13.As also noted in the report (para. 132), the Government had established a special legal and institutional framework for the emergence and development of the maquiladora industry, which enjoyed special tax treatment. One of the laws establishing such treatment was the Foreign Investment Act and its regulations (Law No. 127 of 1992). However, workers in maquiladora firms were paid the equivalent of the minimum monthly wage of 1,128.57 córdobas, or a little under $1 per day. According to data from the International Labour Organization (ILO), women accounted for between 75 per cent and 90 per cent of workers in that sector.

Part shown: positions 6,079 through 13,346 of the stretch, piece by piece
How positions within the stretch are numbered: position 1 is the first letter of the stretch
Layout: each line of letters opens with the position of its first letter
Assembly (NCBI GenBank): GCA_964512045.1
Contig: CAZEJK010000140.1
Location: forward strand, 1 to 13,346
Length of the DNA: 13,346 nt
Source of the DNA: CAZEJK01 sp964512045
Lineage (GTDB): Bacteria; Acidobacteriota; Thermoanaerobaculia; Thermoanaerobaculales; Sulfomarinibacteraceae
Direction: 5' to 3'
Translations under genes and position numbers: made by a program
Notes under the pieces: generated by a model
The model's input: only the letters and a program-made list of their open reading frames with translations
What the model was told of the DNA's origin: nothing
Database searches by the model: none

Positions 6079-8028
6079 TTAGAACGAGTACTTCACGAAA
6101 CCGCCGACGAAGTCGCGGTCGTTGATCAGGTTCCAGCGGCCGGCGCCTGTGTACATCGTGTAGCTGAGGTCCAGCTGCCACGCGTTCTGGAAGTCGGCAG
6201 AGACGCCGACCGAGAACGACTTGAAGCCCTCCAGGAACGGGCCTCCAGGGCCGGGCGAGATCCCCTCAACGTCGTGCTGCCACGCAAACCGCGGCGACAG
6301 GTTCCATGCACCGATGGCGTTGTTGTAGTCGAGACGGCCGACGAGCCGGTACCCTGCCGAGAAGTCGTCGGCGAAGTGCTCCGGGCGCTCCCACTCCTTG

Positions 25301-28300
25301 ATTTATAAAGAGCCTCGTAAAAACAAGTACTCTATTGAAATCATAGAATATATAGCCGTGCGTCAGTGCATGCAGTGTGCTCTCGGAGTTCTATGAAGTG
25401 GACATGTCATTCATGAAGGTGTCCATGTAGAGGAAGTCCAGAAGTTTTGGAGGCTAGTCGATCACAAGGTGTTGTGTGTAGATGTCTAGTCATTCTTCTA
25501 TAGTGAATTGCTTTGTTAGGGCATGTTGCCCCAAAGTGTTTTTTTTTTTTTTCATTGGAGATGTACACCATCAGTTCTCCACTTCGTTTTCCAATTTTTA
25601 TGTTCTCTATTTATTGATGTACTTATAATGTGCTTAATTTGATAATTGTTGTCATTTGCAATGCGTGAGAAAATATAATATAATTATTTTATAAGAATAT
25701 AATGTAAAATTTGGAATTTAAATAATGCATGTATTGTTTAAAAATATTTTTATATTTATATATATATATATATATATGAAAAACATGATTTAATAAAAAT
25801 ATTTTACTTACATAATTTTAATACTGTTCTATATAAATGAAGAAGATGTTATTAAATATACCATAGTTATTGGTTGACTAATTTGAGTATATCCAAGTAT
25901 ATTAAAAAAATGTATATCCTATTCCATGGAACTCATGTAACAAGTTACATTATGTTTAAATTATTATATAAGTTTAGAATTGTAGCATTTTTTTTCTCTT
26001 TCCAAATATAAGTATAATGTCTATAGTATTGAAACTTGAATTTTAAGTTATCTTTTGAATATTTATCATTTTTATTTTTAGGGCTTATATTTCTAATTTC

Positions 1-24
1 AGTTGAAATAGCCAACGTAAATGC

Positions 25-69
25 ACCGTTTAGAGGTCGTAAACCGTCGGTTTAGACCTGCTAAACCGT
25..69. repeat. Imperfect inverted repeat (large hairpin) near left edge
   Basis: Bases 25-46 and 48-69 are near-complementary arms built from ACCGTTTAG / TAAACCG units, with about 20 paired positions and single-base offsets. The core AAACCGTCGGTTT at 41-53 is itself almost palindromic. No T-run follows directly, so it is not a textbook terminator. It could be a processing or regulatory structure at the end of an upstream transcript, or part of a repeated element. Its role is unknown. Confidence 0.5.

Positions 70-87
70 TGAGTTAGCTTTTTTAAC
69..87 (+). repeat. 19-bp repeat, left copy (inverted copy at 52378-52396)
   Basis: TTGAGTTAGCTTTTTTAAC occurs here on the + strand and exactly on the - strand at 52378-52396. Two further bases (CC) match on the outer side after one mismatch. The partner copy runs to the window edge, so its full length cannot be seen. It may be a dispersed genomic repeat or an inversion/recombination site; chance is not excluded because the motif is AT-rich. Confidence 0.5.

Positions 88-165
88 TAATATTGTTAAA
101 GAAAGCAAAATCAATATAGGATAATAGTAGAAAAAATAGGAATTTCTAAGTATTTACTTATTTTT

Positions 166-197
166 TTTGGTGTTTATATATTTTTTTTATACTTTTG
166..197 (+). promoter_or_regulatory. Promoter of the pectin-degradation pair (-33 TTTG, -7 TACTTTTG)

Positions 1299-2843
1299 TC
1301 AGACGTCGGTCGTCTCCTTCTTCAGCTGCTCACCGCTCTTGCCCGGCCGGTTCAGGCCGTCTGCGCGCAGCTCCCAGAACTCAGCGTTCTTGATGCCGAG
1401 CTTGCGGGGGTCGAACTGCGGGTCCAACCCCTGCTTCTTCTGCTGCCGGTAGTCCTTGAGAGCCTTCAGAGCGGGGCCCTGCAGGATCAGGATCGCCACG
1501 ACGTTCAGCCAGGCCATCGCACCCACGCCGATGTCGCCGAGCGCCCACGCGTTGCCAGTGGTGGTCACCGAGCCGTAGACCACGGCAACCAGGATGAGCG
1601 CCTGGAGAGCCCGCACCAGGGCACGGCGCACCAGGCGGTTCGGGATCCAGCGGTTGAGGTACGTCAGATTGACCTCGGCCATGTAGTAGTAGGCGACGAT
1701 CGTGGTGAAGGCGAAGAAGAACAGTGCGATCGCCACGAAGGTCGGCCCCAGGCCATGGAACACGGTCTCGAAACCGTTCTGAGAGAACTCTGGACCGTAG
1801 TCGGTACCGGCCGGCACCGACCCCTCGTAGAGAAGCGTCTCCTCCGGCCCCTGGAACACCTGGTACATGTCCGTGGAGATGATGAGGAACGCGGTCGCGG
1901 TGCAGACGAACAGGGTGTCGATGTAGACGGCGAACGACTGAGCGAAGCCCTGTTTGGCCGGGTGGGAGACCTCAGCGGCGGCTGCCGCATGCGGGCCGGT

14.As the ministry responsible for monitoring compliance with the relevant provisions of the Constitution and the Labour Code, the Ministry of Labour had developed measures to monitor whether maquiladora companies were respecting the rights of their female workers. For example, there was a system of inspectors in the free zones. That had not been enough, however, to monitor implementation of the law. The Movimiento de Mujeres Trabajadoras y Desempleadas “María Elena Cuadra” (María Elena Cuadra Movement of Working and Unemployed Women) was monitoring the situation more closely and working to raise female workers’ awareness of their rights.